Saturday, January 19, 2013

How Music Helps to Heal the Injured Brain

I know this is a blog about art therapy, but as some of you know, I post occasionally about music therapy also.  Being a musician, I particularly appreciate this sister creative arts therapy.  An article published in "Cerebrum" from the DANA Foundation in 2010 explores how music helps neurologically with injured brains, calling the approach neurologic music therapy.  It is a lengthy article, so I will post the editor's note below, as well as links to the PDF and online articles.  Many thanks to my oboe teacher who shared this with me!

Editor’s note: The use of music in therapy for the brain has evolved rapidly as brain-imaging techniques have revealed the brain’s plasticity—its ability to change—and have identified networks that music activates. Armed with this growing knowledge, doctors and researchers are employing music to retrain the injured brain. Studies by the authors and other researchers have revealed that because music and motor control share circuits, music can improve movement in patients who have suffered a stroke or who have Parkinson’s disease. Research has shown that neurologic music therapy can also help patients with language or cognitive difficulties, and the authors suggest that these techniques should become part of rehabilitative care. Future findings may well indicate that music should be included on the list of therapies for a host of other disorders as well.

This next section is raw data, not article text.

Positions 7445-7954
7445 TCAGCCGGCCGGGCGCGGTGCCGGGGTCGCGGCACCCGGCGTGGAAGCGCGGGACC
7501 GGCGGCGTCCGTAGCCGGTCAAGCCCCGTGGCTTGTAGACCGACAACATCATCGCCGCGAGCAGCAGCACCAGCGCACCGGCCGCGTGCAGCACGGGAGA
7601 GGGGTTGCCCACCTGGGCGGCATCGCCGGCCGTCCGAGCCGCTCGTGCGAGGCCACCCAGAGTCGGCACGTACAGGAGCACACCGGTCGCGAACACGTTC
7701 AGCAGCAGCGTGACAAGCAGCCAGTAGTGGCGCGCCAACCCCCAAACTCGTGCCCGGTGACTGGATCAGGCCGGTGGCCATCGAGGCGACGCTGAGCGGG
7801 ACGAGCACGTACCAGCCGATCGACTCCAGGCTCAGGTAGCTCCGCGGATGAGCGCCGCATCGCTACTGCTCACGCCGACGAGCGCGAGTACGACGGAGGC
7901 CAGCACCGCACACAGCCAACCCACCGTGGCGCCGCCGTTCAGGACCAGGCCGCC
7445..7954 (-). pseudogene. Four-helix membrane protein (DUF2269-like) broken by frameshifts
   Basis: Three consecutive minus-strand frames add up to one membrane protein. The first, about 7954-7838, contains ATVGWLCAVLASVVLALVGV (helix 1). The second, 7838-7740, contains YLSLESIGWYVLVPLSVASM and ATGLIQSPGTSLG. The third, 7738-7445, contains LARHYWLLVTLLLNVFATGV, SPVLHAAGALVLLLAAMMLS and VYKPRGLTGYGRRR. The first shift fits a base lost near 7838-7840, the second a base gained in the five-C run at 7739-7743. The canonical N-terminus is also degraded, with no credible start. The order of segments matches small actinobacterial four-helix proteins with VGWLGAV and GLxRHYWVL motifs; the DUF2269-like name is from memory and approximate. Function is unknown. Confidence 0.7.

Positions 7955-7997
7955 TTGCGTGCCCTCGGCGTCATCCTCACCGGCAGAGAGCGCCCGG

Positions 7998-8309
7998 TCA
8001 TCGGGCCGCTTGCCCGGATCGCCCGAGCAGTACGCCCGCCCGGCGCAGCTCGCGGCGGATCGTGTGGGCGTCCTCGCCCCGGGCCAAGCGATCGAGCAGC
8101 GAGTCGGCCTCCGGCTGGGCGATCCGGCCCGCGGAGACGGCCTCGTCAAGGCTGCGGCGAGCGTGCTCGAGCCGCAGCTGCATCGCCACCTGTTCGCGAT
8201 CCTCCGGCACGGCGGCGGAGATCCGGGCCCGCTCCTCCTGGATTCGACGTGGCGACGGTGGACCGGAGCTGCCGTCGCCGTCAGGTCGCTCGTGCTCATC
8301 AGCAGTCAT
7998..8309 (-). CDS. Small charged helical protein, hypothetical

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At 12:27 AM, Blogger David Otunga said...

No wonder why you get so many feedbacks
brainwave entrainment

At 5:13 AM, Anonymous Music Therapy said...

Nice blog, thanks for sharing the information. I will come to look for update. Keep up the good work


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